Coping With Trauma

People look over a memorial to those killed in Sunday morning's mass shooting while the businesses along E. 5th Street in the Oregon District try to return to normal on Aug. 6, 2019 in Dayton, Ohio. (Scott Olson/Getty Images/TNS)

Trauma is something that has lasting effects on the victims and the families of intense events, such as mass shootings. These effects are often psychological, causing the victims to feel embarrassed about sharing or seeking help. They can be grief, depression, anxiety, substance abuse and posttraumatic stress disorder (PTSD).

When a major event happens it can almost become paralyzing for the community and can cause everyone to begin to question the safety of the places around them.

This is especially true for those who experienced the trauma themselves. The places they experienced the trauma at can become triggers of memories or feelings of anxiety, making it hard for them to live their day to day life without extra support.

When dealing with traumas like these there are many stages people go through. These stages can be broken down in many ways. However, for this article we will break them down into acute, intermittent and long-term.

The acute stage is the stage directly following the trauma. During this stage, survivors will typically experience denial, shock and disbelief. The body’s reaction to stressful events is to release adrenaline which causes the “Flight or Fight” instinct.

A Ted Ed video on post-traumatic stress disorder, PTSD, its symptoms and how the brain reacts to trauma. (Source: Ted-Ed/YouTube)

However, after the event ends, the brain and body may have trouble realizing that the danger is over. Thus, making it very important that survivors receive resources for help. 

The intermittent stage is usually when survivors begin to deal with the effects of trauma. This stage usually consists of fear, anger, anxiety, depression, difficulty paying attention and disturbances of sleep. 

During this stage, receiving mental health treatment is most crucial. This is to help survivors deal with their trauma in a healthy way that does not turn into unhealthy coping. During this period, survivors often learn how to deal with things that may cause flashbacks of the trauma.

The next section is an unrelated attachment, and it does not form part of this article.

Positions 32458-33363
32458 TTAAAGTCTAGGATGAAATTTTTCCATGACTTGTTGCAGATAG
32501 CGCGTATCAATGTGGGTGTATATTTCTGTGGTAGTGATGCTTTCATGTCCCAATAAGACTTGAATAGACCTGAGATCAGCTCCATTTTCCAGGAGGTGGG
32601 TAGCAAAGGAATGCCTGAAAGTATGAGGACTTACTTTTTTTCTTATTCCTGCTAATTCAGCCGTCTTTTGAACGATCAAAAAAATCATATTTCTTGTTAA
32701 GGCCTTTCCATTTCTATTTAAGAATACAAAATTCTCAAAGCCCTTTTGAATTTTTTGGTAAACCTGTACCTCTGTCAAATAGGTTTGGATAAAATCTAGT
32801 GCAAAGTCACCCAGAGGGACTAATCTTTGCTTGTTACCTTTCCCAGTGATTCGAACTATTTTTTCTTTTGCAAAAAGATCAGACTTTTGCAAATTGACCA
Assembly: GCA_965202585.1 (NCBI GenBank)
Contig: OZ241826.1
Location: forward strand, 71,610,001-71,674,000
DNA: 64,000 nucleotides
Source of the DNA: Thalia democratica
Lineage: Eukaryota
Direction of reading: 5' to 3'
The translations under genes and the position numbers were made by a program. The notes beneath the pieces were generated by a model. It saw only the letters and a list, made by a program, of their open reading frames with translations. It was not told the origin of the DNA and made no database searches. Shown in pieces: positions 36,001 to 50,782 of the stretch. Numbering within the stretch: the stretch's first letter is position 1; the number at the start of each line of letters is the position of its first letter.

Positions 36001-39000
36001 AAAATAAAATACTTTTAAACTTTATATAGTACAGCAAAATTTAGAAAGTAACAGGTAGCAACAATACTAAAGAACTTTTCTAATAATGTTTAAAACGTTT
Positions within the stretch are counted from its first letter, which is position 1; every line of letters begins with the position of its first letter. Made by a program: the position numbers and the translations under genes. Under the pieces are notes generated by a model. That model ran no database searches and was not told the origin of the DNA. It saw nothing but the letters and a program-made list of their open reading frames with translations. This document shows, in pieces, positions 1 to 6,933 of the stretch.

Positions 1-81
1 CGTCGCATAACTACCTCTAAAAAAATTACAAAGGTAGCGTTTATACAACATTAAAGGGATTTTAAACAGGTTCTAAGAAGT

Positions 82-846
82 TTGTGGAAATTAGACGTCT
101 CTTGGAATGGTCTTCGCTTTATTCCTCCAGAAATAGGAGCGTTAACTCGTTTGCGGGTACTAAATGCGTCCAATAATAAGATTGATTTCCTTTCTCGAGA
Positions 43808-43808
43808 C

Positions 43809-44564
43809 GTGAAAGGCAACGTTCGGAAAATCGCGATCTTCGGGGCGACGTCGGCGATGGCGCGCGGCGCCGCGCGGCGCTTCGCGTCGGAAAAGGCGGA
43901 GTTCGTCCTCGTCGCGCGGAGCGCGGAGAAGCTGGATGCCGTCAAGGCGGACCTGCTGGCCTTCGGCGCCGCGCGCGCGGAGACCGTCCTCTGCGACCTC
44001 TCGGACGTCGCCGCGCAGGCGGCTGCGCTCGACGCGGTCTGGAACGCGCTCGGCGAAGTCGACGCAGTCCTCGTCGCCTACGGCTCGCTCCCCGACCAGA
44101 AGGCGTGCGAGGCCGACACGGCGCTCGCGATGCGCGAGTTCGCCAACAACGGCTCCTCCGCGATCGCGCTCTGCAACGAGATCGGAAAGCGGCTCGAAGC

Also during this stage, the timing and pacing is very important to keep the survivor comfortable with the progress. If the survivor begins to feel overwhelmed with emotions they must regain feelings of safety before they can continue recovery. 

The last stage is long-term, which occurs several months after the event. During this stage, therapy may not be needed as much anymore, depending on the progress of the patient. However, during this period is typically when trauma can become a mental disorder or substance abuse, depending on the circumstances. 

Flashbacks may occur less often but they can occur anytime throughout their lives. After the first year of trauma the likeliness that PTSD will occur also becomes higher. If public and media attention to the trauma shifts, in the case of a large-scale traumatic event, it may cause survivors to feel that their emotions are not validated.

If the patient decides to lower the amount of mental help they receive, they should have a good support system. Whether this is family, friends or members of a group, it is important they have people around them that they feel protected and comfortable with. 

Showing support and understanding is the most important thing you can do for survivors, whether it is listening to their emotions and telling them that they are valid or helping them find places that can offer them professional help or other resources.

For anyone in need of help, Sinclair offers free counseling in Building 10, Room 424. You can call their number at 937-512-3032, or stop in to make an appointment. Counseling Services are open Monday through Friday from 8:00 a.m. to 5:00 p.m.

If you need help or know someone who does, please seek it.

Ashley Brown
Social Media Coordinator

Dr. John Rigg, a physician discusses the effects of trauma on your brain at an Augusta, Georgia Ted Talk. (Source: TedxTalks/YouTube)

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